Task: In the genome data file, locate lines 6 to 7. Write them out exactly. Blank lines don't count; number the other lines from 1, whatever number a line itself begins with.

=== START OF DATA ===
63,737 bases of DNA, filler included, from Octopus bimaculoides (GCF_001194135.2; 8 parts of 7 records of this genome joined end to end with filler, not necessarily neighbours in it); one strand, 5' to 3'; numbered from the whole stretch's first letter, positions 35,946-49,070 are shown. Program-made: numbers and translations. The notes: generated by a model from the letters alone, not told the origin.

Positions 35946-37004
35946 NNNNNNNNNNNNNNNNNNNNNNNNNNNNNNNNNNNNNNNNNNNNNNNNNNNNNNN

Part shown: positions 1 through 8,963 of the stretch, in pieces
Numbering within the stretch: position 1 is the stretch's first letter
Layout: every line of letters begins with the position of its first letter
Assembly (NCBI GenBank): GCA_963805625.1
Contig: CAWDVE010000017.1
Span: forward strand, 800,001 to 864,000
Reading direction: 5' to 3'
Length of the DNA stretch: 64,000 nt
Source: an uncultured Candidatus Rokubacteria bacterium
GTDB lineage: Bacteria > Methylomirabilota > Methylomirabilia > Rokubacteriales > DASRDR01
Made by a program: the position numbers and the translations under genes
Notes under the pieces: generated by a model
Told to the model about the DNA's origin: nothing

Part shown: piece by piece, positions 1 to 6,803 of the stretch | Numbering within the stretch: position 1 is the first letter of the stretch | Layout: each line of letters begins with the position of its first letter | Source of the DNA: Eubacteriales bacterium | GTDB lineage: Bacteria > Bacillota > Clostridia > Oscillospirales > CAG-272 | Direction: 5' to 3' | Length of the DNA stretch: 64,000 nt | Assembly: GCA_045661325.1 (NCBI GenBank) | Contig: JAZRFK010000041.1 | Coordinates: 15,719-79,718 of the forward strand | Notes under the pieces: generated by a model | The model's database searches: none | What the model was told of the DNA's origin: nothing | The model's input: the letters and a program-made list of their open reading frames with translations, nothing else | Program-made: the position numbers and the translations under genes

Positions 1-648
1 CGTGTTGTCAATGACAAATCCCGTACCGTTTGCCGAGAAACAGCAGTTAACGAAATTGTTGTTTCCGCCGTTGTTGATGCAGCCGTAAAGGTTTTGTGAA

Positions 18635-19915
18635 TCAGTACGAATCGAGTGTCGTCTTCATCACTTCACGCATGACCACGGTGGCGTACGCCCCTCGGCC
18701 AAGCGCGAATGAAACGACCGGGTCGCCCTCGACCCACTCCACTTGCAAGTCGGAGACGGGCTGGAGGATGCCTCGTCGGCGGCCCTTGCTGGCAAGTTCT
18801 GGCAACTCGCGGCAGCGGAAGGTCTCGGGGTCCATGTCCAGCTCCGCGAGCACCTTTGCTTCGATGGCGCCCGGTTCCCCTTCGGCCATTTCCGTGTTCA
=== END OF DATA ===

Layout: every line of letters begins with the position of its first letter
Assembly (NCBI GenBank): GCA_963805625.1